A Little “Sleuthing” Can Pay Off Tremendously With Your Yoga, Too.
When my babies were actually babies, it was pretty straightforward to figure out what was upsetting them. My husband and I jokingly referred to our “checklist” as a meltdown ramped up. Hungry? Wet? Tired? Poopy? Honestly, 95% of the time, one of these four problems was at the root of the tears. As our babies turned into toddlers, we had to expand our checklist a bit. Now we had to consider a bumped head or scraped knee. Lost balls could drive any of our kids to tears. And, we’ll never forget the oh-so-frequent, highly frustrating “Why can’t you understand what I just said to you?” fits when all we heard was gibberish.
As our toddlers became school-children, the meltdown checklist shifted and even shrunk a bit. No longer did our kids’ personal hygiene result in tears or fits. And, for the most part, we could understand them when they told us what they wanted. (Though sometimes we do still need a translator for some of the “epic” slang that they use when they’re talking about their “biffles” at school.) Still, our abbreviated checklist was helpful to get to the root of whatever was upsetting them. Hunger could still cause a meltdown. Exhaustion could still absolutely drive them to tears. And a lost I-pod? Forget about it. Thankfully, if we patiently listened through the gulping sobs, at least we knew what we were searching for in the playroom!
But, now that our school-children are turning into teenagers our meltdown checklist is expanding almost as dramatically as the quantities of food consumed around here each week. If you’ve never cohabitated with teens, you might expect the opposite to be true. After all, all three can certainly communicate their needs clearly enough. All three can forage for themselves when hungry. And lost objects rarely cause fits. (Unless the lost object is a cell phone, which seems to be akin to losing the precious “binky” from babyhood.)
However, we’re learning that things are often less straightforward than you might expect. While our daughter may be unexpectedly seething over the sweater her sister “stole” from her, we’ve learned that often something is else is going on. It could be that there was a lunch table brew-ha-ha that left her feeling left-out or hurt. It could be that she got a bad grade on the math test she thought she aced. It could be that a wave of hormones just blind-sided her, leaving her reeling in powerful emotions.
Rather than being able to work through a straightforward checklist to ascertain the root of our children’s problems, we now have a much longer (and ever-growing list) of possible combinations of issues to consider. In other words, the nature of our sleuthing as evolved from following the bright blue, clear-as-day paw prints in Blue’s Clues to untangling impossible combinations of who-done-what-with-what-and-where in the murder-mystery board game, Clue.
Thankfully, I get to practice sleuthing on my yoga mat.
When you’re in a simple asana like Cobbler’s Pose (baddha konasana) you have a choice in how you approach it. You can allow the sensation in your inner thighs and groin to consume your awareness. Yes, this posture is designed to open the muscles that first capture your attention. But to assume that this is all that the asana has to offer is to take a “Blue’s Clues” approach to the posture. While you’re not at all wrong about what’s going on as you stretch your inner thighs, you’re missing a great deal. You could be, in fact, missing a nuance that could shift the whole posture for you.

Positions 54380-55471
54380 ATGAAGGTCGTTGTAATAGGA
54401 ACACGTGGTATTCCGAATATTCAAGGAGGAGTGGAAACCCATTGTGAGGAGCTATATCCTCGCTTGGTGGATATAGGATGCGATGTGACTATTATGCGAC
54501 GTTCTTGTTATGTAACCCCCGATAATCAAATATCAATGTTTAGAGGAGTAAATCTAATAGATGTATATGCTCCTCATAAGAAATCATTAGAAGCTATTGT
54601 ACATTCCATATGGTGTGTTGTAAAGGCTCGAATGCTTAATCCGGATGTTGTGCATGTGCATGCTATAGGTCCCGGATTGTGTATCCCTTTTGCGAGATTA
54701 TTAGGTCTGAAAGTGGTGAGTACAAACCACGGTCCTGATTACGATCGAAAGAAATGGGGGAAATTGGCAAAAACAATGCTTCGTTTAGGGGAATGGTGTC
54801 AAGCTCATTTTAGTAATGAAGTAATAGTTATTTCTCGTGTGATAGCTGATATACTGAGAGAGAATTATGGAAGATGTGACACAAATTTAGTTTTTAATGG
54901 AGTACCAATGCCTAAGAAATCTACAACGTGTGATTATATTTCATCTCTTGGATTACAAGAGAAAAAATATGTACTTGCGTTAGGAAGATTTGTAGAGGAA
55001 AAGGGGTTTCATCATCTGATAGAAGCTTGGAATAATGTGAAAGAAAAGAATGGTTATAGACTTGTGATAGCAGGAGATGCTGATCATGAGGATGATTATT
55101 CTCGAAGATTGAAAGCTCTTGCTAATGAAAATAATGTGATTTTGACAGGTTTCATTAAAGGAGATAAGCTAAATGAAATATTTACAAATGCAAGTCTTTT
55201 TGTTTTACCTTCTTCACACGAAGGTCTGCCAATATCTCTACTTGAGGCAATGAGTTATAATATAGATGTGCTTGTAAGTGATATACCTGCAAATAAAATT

Instead of sinking into the sensations in your inner thighs, you could choose to move beyond that intense feeling. You could choose to exhale from that place of tension and expand your awareness to include your whole body. You could focus for a breath or two on the vertical line of your spine. What helps you to sit up straight? Do your groin muscles release a little when you lift your sternum up and away from your pelvis? Are you squeezing your shoulders up to your ears in your effort to sit up straight? What happens when you deliberately expand your rib cage and drop your shoulders? What if you open your feet like a book? Do your knees drop a little closer to the floor? Can you feel the muscles around the hips and buttocks releasing into the stretch?
Like a game of Clue, the combinations of muscular contractions and releases can seem endless once we start exploring them. Even better, these subtler sensations that we may have missed if we weren’t sleuthing feel quite good. Best yet, we may figure out that a soft squeeze of the muscles in the back of the hips and a lift of our root lock (mula bandha) can be exactly what our body needed to really open into the posture. We may suddenly find our knees resting easily on the mat, just where we thought they’d never land! A little, nuanced sleuthing on our mats pays off tremendously in our understanding of the practice.
And the same is true with my teens. Sure, my daughter is probably irritated when her sister borrows her sweater without asking. But, as her mother, I’d miss a real opportunity if I focused solely on that relatively trivial altercation between daughters. It’s when I follow my stomping girl up to her room to wrap her in a hug and ask her what’s really wrong that the actual parenting happens. This is when my understanding of my daughter and her life deepens dramatically. I have to confess that, these days, what I learn during these hugs is very rarely something I have on my meltdown checklist. Which, perhaps, explains why it’s growing so exponentially!
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